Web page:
I believe that we experience a place in relation to other places. It can be small or big, close or far, alternative or mainstream only if set against some term of comparison. When visiting other cities I put them in relation to each other and to my current experience of Wageningen.
On Saturday I was off to Maastricht. When living in Maastricht I used to think of it as a small city where most DJ's should be hanged and quite a few people should learn how to speak proper English. These days, though, Maastricht does not seem so provincial anymore. It seems now that people dress and talk so charmingly. Meeting fellow graduates from my former faculty, one is busy developing a new type of camera which can produce three-dimensional pictures. Another is writing a book comparing Korean and Finnish education. Unexpected horizons, multiple possibilities. The river Meuse brings a breath of fresh air and open space to my senses, similar to the stillness of the Wageningen landscape.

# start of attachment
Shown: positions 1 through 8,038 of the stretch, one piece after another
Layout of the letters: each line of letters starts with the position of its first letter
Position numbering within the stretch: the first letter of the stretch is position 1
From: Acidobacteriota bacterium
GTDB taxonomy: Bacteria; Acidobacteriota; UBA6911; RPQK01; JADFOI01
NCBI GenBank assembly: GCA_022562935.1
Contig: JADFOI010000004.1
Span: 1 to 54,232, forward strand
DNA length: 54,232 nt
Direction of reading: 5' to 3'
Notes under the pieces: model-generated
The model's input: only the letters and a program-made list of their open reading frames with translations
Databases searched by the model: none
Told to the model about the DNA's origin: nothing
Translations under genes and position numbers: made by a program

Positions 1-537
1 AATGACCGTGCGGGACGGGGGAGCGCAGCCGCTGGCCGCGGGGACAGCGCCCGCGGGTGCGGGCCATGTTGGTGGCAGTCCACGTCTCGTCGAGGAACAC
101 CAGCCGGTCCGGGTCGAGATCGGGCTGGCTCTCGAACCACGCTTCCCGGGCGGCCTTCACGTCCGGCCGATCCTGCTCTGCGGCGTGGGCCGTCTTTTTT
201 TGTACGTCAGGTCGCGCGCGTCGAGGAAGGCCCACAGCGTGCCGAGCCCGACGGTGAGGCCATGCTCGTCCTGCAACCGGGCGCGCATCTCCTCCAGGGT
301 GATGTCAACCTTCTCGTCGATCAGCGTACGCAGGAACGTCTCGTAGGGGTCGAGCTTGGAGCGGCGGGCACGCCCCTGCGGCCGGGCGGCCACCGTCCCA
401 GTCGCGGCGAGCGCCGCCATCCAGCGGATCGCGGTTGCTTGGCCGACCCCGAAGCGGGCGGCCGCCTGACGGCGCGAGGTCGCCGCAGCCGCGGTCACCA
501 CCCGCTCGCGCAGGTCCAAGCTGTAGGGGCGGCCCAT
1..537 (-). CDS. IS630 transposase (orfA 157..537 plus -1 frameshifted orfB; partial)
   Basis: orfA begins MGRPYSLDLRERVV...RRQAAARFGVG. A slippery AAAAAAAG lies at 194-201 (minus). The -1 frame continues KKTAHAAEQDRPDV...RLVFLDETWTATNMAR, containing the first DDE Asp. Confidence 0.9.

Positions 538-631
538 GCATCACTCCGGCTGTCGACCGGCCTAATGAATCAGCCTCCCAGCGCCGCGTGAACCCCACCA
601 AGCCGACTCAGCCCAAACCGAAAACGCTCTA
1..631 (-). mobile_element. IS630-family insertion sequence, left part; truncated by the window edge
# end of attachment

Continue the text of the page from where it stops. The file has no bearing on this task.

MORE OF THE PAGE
On Sunday I left Maastricht to London. Definitely scaling up. I visited my friend at the London School of Oriental and African Studies. In the hall, a Japanese guy declares the end of the world a couple days a week. Feminists of all genders and post-colonial studies students of all colours line up for a free lunch provided by Hare Krishna people. My friend lives forty minutes away from his faculty. Not walking, not biking, but by underground. Beat that 'far', Wageningers.
After the radical chic talents of Maastricht and the cosmopolitan charm of London, Wageningen appears greyer and narrower. Then, serendipitously, the memory of a beetle green jacket against the orange brick wall of Forum, the warmth of an old-fashioned gas stove. I realize that a place is what you make of its space and of the connections you establish.
Now I’ve got chickens in the yard. Beat that, Londoners.